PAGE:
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The Trouble with Tea

, 224 pages

11 b&w illus., 5 maps

December 2016



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The Trouble with Tea

The Politics of Consumption in the Eighteenth-Century Global Economy


Americans imagined tea as central to their revolution. After years of colonial boycotts against the commodity, the Sons of Liberty kindled the fire of independence when they dumped tea in the Boston harbor in 1773. To reject tea as a consumer item and symbol of "taxation without representation" was to reject Great Britain as master of the American economy and government. But tea played a longer and far more complicated role in American economic history than the events at Boston suggest.

In The Trouble with Tea, historian Jane T. Merritt explores tea as a central component of eighteenth-century global trade and probes its connections to the politics of consumption. Arguing that tea caused trouble over the course of the eighteenth century in a number of different ways, Merritt traces the multifaceted impact of that luxury item on British imperial policy, colonial politics, and the financial structure of merchant companies. Merritt challenges the assumption among economic historians that consumer demand drove merchants to provide an ever-increasing supply of goods, thus sparking a consumer revolution in the early eighteenth century.

The Trouble with Tea reveals a surprising truth: that concerns about the British political economy, coupled with the corporate machinations of the East India Company, brought an abundance of tea to Britain, causing the company to target North America as a potential market for surplus tea. American consumers only slowly habituated themselves to the beverage, aided by clever marketing and the availability of Caribbean sugar. Indeed, the "revolution" in consumer activity that followed came not from a proliferation of goods, but because the meaning of these goods changed. By the 1750s, British subjects at home and in America increasingly purchased and consumed tea on a daily basis; once thought a luxury, tea had become a necessity. This fascinating look at the unpredictable path of a single commodity will change the way readers look at both tea and the emergence of America.

Jane T. Merritt is an associate professor of history at Old Dominion University. She is the author of At the Crossroads: Indians and Empires on a Mid-Atlantic Frontier, 1700–1763.

"By tackling a commodity we think we already know in its political, economic, and cultural dimensions, Jane T. Merritt demonstrates that the true story of tea is more complex and global than readers might expect. The Trouble with Tea is a surprising and detailed look at how the long-term moral debates over tea overlapped with and offered a vocabulary for the politicized debates of the Revolutionary War era."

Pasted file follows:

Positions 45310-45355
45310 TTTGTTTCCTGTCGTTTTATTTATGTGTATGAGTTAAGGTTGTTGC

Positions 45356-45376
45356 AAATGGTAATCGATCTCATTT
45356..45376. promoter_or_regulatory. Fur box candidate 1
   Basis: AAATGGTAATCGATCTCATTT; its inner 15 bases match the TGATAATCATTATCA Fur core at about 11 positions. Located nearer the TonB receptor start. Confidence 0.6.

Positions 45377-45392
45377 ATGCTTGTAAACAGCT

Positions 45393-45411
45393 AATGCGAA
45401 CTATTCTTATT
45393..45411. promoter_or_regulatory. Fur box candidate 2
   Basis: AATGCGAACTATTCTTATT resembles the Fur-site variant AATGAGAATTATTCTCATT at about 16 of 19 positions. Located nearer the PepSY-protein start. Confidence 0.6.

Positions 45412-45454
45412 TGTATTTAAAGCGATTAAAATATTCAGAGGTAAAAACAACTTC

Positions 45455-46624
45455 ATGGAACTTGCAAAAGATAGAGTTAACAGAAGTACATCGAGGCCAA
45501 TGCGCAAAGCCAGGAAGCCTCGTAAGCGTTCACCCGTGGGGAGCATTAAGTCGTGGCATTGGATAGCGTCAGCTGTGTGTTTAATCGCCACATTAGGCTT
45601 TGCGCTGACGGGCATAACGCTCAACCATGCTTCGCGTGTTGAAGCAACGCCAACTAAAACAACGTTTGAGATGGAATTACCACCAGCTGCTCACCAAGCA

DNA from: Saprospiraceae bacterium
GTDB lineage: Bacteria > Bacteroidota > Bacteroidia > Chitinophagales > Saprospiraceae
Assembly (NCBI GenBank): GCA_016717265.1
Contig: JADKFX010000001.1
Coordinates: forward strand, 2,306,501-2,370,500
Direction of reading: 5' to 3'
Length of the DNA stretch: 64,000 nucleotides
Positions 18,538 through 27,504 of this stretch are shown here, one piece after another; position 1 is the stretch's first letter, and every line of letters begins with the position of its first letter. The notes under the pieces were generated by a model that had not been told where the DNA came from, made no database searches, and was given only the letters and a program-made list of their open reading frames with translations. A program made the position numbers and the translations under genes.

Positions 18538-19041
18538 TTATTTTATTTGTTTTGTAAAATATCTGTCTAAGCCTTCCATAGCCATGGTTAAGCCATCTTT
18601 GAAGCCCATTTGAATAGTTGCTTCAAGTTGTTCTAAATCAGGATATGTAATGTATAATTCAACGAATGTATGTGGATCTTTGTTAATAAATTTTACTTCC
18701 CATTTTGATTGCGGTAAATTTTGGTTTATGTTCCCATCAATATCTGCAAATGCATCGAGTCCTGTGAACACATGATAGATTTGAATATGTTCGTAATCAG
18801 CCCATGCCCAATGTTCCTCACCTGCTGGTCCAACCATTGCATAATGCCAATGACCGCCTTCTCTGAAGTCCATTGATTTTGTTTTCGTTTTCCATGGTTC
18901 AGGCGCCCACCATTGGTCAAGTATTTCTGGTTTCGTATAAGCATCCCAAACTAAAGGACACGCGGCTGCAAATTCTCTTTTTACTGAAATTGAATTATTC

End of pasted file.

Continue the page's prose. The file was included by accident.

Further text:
"Long before Bostonians dumped tea overboard, tea was trouble: as trading companies pushed it and consumers sipped it, tea sparked debates over free trade and dangerous luxuries. With her wide-ranging command of global commerce and domestic politics, Merritt tells a vital tale about how tea shaped our world."

"Merritt has produced an elegant commodity history, one that embeds the American Revolution in its global context and prompts a reconsideration of the early republic’s political economy. Americans famously dumped their tea en route to independence, but Merritt tells the surprising story of how hard they worked to get it back in the wake of nationhood."

"Merritt’s remarkable study of the political economy of tea reveals that this quintessential commodity of eighteenth-century commerce has a great deal to tell us about the relationship between consumer desire, imperial rule, and revolution. Impressively researched and elegantly argued, The Trouble with Tea uses a global framework to investigate how the trade and consumption of tea first united and then divided the British Empire, and how these same forces later led restive Tea Partiers to become nation-building taxpayers. You might think you know where to find tea in the history of America and Britain; this book is here to show you that you need to far deeper than the bottom of Boston’s harbor to get the full story."

"While tea has long been a symbol of the American Revolution, The Trouble with Tea situates the commodity within broader economic and cultural contexts, persuasively demonstrating its role in the expansion of imperial trade and creation of complex consumer rituals long before and after 1776."

"Jane T. Merritt provides a compelling analysis of the economic, social, and political consequences of tea consumption in the American colonies during the eighteenth century."

"This book makes an important contribution to our understanding of the powerful global context of the American Revolution and of late-eighteenthcentury American commercial ambitions and achievements."

"Students at all levels utilising this text will value the appended detailed essay on both primary and secondary sources in addition to the detailed end-notes."

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